# AP Statistics Curriculum 2007 Bayesian Prelim

## Probability and Statistics Ebook - Bayes Theorem

### Introduction

Bayes Theorem, or "Bayes Rule" can be stated succinctly by the equality

$P(A|B) = \frac{P(B|A) \cdot P(A)} {P(B)}$

In words, "the probability of event A occurring given that event B occurred is equal to the probability of event B occurring given that event A occurred times the probability of event A occurring divided by the probability that event B occurs."

Bayes Theorem can also be written in terms of densities or likelihood functions over continuous random variables. Let's call $$f(\star)$$ the density (or in some cases, the likelihood) defined by the random process $$\star$$. If $$X$$ and $$Y$$ are random variables, we can say

$$f(Y|X) = \frac{f(X|Y) \cdot f(Y)} { f(X) }$$

### Example

Suppose a laboratory blood test is used as evidence for a disease. Assume P(positive Test| Disease) = 0.95, P(positive Test| no Disease)=0.01 and P(Disease) = 0.005. Find P(Disease|positive Test)=?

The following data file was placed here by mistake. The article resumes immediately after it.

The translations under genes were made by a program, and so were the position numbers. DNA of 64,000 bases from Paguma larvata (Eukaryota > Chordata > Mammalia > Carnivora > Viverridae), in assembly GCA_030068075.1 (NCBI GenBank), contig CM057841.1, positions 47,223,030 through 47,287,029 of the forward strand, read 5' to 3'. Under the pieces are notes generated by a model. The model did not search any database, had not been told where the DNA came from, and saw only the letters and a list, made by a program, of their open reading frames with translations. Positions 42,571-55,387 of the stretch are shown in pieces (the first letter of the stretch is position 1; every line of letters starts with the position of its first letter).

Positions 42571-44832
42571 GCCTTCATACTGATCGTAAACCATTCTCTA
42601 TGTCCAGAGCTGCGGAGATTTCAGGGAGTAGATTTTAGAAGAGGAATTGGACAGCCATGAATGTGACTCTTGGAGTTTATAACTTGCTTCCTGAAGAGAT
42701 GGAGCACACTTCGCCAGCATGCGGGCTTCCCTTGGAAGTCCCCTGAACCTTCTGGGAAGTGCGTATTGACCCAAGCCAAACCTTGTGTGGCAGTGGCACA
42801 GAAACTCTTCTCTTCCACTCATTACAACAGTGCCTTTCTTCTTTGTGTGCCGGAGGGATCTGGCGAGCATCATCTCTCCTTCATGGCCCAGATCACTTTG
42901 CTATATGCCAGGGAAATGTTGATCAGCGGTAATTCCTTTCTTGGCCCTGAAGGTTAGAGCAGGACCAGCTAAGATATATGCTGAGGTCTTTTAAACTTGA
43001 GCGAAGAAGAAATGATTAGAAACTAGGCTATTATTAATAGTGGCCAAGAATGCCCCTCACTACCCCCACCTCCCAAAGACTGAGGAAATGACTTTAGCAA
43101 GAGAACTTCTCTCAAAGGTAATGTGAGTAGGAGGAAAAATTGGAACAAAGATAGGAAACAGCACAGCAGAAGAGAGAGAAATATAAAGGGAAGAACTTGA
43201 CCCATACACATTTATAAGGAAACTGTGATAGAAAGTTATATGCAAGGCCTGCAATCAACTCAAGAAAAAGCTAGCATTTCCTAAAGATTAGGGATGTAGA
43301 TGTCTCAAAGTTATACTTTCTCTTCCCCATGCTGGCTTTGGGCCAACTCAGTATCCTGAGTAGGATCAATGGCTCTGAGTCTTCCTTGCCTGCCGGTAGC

Denote D = {the test person has the disease}, $$D^c$$ = {the test person does not have the disease} and T = {the test result is positive}. Then

$$P(D | T) = {P(T | D) P(D) \over P(T)} = {P(T | D) P(D) \over P(T|D)P(D) + P(T|D^c)P(D^c)}=$$ $$={0.95\times 0.005 \over {0.95\times 0.005 +0.01\times 0.995}}=0.3231293.$$

### Bayesian Statstics

What is commonly called Bayesian Statistics is a very special application of Bayes Theorem.

We will examine a number of examples in this Chapter, but to illustrate generally, imagine that x is a fixed collection of data that has been realized from some known density, $$f(X)$$, that takes a parameter, $$\mu$$, whose value is not certainly known.

Using Bayes Theorem we may write

$f(\mu|\mathbf{x}) = \frac{f(\mathbf{x}|\mu) \cdot f(\mu)} { f(\mathbf{x}) }$

In this formulation, we solve for $$f(\mu|\mathbf{x})$$, the "posterior" density of the population parameter, $$\mu$$.

For this we utilize the likelihood function of our data given our parameter, $$f(\mathbf{x}|\mu)$$, and, importantly, a density $$f(\mu)$$, that describes our "prior" belief in $$\mu$$.

Since $$\mathbf{x}$$ is fixed, $$f(\mathbf{x})$$ is a fixed number -- a "normalizing constant" so to ensure that the posterior density integrates to one.

$$f(\mathbf{x}) = \int_{\mu} f( \mathbf{x} \cap \mu) d\mu = \int_{\mu} f( \mathbf{x} | \mu ) f(\mu) d\mu$$